A groat refers to a historical European coin that was used as currency during the medieval and early modern periods. The term "groat" originated from the Old English word "grot," which meant both a grain and a small coin. It was first minted in the 13th century and circulated in various European countries like England, Scotland, and France until the 17th century. Initially made of silver, the groat often featured a distinct design on one side, typically depicting the reigning monarch of the issuing country, while the reverse typically displayed a symbol or crest.
The groat had significant value in its time and was often used for larger transactions or as a form of savings. Its worth varied depending on the economic stability of the issuing country. The coin's size and weight also changed over time, as governments sought to devalue or control their currency. Groat denominations varied, but it generally represented a quarter or four pennies. In some cases, larger denominations were minted, such as the later English three-pence coin.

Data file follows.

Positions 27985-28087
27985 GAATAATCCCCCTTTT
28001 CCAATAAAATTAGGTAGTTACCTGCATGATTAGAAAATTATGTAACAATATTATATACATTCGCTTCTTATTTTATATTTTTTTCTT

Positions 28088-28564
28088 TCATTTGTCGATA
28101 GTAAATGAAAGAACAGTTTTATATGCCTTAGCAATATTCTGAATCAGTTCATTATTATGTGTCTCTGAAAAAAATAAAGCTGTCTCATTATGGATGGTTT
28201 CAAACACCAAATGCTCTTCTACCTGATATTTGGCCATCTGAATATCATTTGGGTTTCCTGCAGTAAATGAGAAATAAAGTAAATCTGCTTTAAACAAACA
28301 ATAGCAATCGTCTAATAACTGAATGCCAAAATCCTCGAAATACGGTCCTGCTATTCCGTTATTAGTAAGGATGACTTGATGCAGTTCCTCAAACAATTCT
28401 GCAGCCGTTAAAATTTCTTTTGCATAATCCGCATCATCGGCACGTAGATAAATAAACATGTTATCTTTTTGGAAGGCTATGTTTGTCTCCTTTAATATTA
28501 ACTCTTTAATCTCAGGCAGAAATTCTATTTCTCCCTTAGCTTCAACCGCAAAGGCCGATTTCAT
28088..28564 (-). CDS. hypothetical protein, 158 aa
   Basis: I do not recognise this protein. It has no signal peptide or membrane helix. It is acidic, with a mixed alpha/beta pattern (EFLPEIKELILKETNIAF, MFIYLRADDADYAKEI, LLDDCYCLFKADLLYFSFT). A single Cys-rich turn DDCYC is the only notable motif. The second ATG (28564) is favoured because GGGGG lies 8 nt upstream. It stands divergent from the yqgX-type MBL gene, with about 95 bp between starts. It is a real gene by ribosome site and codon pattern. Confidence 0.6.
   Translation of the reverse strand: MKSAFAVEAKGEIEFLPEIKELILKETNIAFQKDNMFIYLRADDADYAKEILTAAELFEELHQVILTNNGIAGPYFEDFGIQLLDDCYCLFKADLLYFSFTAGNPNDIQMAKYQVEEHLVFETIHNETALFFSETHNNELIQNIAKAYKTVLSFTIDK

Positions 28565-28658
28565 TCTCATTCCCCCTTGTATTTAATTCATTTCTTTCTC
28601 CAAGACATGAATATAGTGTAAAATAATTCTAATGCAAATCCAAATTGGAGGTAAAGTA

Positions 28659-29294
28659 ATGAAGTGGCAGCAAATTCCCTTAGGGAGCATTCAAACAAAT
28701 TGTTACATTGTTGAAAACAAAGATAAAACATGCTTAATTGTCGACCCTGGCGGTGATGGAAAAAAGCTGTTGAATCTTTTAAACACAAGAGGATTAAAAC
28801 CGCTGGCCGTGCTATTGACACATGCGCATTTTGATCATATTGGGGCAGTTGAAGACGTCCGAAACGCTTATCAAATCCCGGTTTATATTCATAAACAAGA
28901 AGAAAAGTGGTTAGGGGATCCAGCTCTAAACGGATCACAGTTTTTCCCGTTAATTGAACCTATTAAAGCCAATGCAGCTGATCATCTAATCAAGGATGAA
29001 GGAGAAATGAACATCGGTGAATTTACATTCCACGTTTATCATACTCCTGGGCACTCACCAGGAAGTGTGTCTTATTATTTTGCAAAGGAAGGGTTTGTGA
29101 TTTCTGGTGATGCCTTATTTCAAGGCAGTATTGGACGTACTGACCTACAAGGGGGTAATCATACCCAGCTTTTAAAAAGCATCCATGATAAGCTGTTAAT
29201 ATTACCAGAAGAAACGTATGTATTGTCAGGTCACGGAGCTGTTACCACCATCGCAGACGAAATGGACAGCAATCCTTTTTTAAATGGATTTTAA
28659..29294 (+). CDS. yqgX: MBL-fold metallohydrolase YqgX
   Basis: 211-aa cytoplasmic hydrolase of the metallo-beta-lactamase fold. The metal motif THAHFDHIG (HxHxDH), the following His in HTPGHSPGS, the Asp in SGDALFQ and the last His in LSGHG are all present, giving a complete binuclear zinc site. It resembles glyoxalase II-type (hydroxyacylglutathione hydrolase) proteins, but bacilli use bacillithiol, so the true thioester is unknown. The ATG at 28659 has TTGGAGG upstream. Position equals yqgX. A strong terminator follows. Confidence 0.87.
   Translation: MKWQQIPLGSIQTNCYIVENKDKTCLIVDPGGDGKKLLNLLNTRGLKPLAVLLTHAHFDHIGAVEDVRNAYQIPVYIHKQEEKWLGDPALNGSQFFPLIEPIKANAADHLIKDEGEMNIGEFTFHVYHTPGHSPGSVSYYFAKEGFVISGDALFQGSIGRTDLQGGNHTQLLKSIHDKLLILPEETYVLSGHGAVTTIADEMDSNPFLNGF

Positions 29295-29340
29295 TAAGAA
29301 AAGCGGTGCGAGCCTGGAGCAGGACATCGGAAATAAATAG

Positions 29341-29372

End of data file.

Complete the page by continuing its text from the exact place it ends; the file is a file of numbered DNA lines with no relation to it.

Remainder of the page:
Today, the groat is predominantly considered a historical artifact. Although no longer in circulation, it serves as a valuable historical reference and is often collected by numismatists for its aesthetic and monetary significance. Through studying the groat and its role in currency history, one can gain a deeper understanding of the economic systems and cultural practices of the past.
The word "groat" originated from Middle English "grote" which was derived from Old English "grōt", meaning a small piece of money. It is ultimately derived from Proto-Germanic "grautaz", meaning "tiny particle" or "grain". The term was used to refer to a small coin in medieval England, typically made of silver.